Model Space and Paper Space
Introducing the basics ( part 1 of 2 )

Comments by: Odin Cary

To this day I still get questions about Paper Space from AutoCAD users, new and old. It is one of the most discussed topics among instructors and it resurfaces continually in AutoCAD magazines. There are diagrams, physical models and elaborate demonstrations designed to simplify this topic. Now I'll take a crack at explaining how to work with and use Paper Space.

Toggle MS to PS and back---- Creating PS Floating Viewports---- Sizing objects within a Floating Viewport---- Finishing up and printing from Paper Space

1Toggle from Model Space to Paper Space and back

The subject I choose to start with is the nomenclature, the terminology, which seems to introduce a bit of confusion in itself. If you look at your status bar, in AutoCAD, you will notice two terms that affect your interaction with Model Space and Paper Space: MODEL and TILE (Tilemode).
If you are currently in Model Space, the default starting "space" when you begin AutoCAD, then you can enter the Paper Space environment by double clicking on the term MODEL on the status bar (as shown above).
You should also make note of the fact that there is a new icon in the lower left corner of your AutoCAD "drawing area"; the usual X-Y user coordinate system icon (UCS) has changed to a paper space icon.
To get back to Model Space, you must double click on the term TILE on your status bar (and not on the term PAPER). Though we double clicked on the term MODEL to get to Paper Space, it only works that way as a matter of user convenience. The true toggle for entering and leaving Paper Space is TILE.
Why is the term TILE used to enter and leave Paper Space?
Before Paper Space existed, AutoCAD introduced the ability to create Tiled Viewports and they are used to see various parts of a Model Space drawing from different points of reference. I still use them when creating 3D models and thus when users get into 3D they often discover why the term TILE is used to describe Model Space: it is a space in which you can create viewing tiles. These tiles differ from the ones we will discuss later ( Floating Viewports), primarily by the fact that you can't print them nor can you treat them like objects - they are always locked to the AutoCAD "drawing area".

2Creating Paper Space Floating Viewports

Start a new AutoCAD drawing from scratch.

Draw a circle of any size anywhere.

Double click on the term TILE on your status bar. Notice that you have a blank working area with the paper space icon in the lower left hand corner.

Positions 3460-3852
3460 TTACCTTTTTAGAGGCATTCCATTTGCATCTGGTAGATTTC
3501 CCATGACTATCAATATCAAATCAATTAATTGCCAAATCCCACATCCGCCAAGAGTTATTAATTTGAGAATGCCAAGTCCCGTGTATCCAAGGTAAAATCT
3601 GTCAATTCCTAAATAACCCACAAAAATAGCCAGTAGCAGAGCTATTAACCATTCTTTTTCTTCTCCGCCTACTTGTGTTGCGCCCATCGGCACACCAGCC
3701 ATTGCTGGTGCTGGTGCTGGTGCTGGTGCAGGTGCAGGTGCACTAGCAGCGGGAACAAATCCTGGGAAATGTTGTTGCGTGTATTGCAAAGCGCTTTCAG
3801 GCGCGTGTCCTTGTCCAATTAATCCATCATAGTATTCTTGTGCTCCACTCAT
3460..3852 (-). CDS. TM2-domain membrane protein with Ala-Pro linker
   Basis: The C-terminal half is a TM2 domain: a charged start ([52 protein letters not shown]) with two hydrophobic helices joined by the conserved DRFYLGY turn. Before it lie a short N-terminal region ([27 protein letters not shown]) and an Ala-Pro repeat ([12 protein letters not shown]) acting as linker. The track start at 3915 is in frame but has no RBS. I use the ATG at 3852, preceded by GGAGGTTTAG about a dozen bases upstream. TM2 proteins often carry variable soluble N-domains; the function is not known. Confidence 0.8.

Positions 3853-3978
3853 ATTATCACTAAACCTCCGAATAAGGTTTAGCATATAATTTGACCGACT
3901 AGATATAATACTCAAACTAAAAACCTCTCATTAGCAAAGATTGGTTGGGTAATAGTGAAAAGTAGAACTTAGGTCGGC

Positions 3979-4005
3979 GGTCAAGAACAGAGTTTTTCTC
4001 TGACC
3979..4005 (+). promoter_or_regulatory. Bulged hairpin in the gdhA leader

To see the circle we just created, we must create a window through Paper Space and into Model Space. This is usually where the elaborate models come out and numerous metaphors attempting to provide physical examples of digital operations. I see it like this:

Model Space, the place that we created the circle in, is just one place to draw, like one sheet of paper. Paper Space is similar to laying an opaque piece of paper over the first piece; that is why our circle disappears. To see our circle, we need to rip a hole through the opaque paper and then align the hole with the drawing underneath.

From the View pull-down menu, go to Floating Viewports and select 1 Viewport. Now create the viewport as if you were drawing a rectangle; by selecting two diagonally opposing corners. In this viewport, you should now see your circle.

The viewport you just created is an object and you can move it just as easily as you can move a rectangle or single line. This provides you with the ability to position the image of the circle anywhere on a page.

To remove the viewport, you can simply erase it by either using the erase command or picking on the edge, activating the Grips, and then hitting the delete key.

You can resize the viewport by selecting the viewport edge with your cursor and then highlighting one blue square ( a Grip ); thus invoking the stretch command.

By repeating the creation process, you can create numerous viewports. The MAXACTVP system variable will restrict you to 16 active viewports at one time (meaning that you can only see objects in 16 viewports at a time), but you can have as many viewports as your system can handle (which is a lot).


3Sizing objects within a Floating Viewport

Continuing with the example from above (part 2)...

Usually, your first viewport will display the extents of all objects created in Model Space, as if you requested a "zoom extents". This should suggest something about the nature of a viewport; you might think of it as a lens.

If you attempt to modify the circle from Paper Space you will discover that you can't. Though you can see it, the circle actually resides in Model Space.

If we go back to the status bar, you may recall that there were two terms there that allowed us to enter Paper Space. Now is when we want to toggle the other setting: PAPER.